EMILY EDDY (1871 - 1950)
Emily was born at Eldorado on 30th August 1871 to Jacob Eddy and Mary Jane (nee Eddy).
Jacob was a mine worker.... they had emigrated from Cornwall in the 1850s.
Emily attended Eldorado State School from August 1874 until February 1884 passing the Standard of Education in 1882.
Her children recall telling of how when she was young the family lost everything their house at Eldorado burnt down one Sunday whilst they were church.
Emily married William Henry Edwards Eddy on January 11th 1899 in the Wesleyan Chapel Chiltern. Marrying a teacher meant that for rest of her life she was to move regularly. Her husband taught schools at Sandmount, Undera North, Brankeet West before moving to Toolamba near Shepparton in April 1909.
1901 Clarence Reginald - known as Clarrie
1904 Evelyn Pearl
( both registered at Numurkah)
1906 Ilma Stella - known as Stella
1910 Howard Stanley
1912 Spencer Lindsay
( all three registered at Shepparton)
Around the Shepparton district
While living in Toolamba XXXX children were born -
Around 1913 Clarrie was sent out to work help support the family
In late 1925 the family moved to Maffra.
Whilst at Maffra she saw her son Howard join the Bank of Victoria at nearby Heyfield in 1927 as a junior and move out of the family home to board there. Stella also left the family home in those times at Maffra. She moved to Melbourne to board with her brother Clarrie so could work his wife Bernie in a Richmond Haberdashery store. She moved back with her parents when they moved to Thornbury in 1934. Stella later was employed in the Corset department of "Foy & Gibsons" city until after she was married.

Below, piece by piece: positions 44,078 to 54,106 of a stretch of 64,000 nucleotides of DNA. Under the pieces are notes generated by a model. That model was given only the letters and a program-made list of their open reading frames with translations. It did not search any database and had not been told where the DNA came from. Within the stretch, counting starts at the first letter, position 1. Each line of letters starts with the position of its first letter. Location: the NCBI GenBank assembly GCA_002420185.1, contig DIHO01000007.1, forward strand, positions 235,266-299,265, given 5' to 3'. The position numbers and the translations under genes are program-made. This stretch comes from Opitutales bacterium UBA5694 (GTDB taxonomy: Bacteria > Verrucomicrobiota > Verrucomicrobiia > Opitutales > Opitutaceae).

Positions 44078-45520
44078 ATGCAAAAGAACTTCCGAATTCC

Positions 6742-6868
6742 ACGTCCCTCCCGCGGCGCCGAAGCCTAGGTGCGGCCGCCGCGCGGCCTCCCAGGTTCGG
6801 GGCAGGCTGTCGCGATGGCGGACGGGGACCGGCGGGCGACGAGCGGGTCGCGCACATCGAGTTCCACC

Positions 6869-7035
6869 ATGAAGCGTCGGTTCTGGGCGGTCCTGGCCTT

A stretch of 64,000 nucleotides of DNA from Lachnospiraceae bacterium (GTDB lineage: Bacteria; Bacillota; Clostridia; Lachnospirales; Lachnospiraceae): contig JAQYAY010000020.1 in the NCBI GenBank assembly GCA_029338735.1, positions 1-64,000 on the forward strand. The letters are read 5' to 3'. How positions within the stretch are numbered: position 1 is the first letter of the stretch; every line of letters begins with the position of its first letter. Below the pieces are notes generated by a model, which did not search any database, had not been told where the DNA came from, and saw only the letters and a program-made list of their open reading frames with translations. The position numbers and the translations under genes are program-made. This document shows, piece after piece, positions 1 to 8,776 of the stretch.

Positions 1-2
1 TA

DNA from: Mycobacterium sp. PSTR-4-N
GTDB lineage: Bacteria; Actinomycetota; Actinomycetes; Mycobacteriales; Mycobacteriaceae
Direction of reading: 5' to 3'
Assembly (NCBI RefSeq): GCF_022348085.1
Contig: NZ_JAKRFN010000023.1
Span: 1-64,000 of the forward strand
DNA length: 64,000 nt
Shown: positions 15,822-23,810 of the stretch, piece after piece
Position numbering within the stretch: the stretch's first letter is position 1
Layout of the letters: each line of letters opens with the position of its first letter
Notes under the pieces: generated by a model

In the late thirties, daughter Pearl taught music in the house at 28 Alexander Street, Thornbury. Later she decided to become a missionary so undertook training Hawthorn where met her future husband Howard Southwell. Pearl did most of the cooking in the Edwards household at that time.
Emily was brought up in a strict Wesleyan tradition and known to be hard worker. Her upbringing reflected the way she managed home family with ethics that forbade even playing of cards.
Went to church twice a Sunday- knitting on a Sunday considered breaking the Sabbath - she no qualms informing others of this.....
She was never a woman who would entertain guests in the home.....
In her house keeping she was extremely frugal - mutton for instance always purchased preference to lamb because of cost. Meals such as bubble and squeak and sausages in white sauce were the standard fare.
Emily was plagued by such bad eyesight that she unable to thread a needle and always wore glasses - except when having her photo taken. Sight problem so severe that she would fail to recognise her own family members across the street. Never learning to read music she played organ from memory. Sunday evenings after church all gathered around to sing hymns - only hymns!
She and William on a few occasions(- in the thirties) went interstate bus tours.
One such holiday, believed to be most likely during the winter of 1933, during
their return from Albury two buses were involved in a major accident involving
considerable number deaths.
She passed away in 1950, buried in the Preston Cemetery
EDWARDS William Henry 1
MATTHEWS Mary Jane 1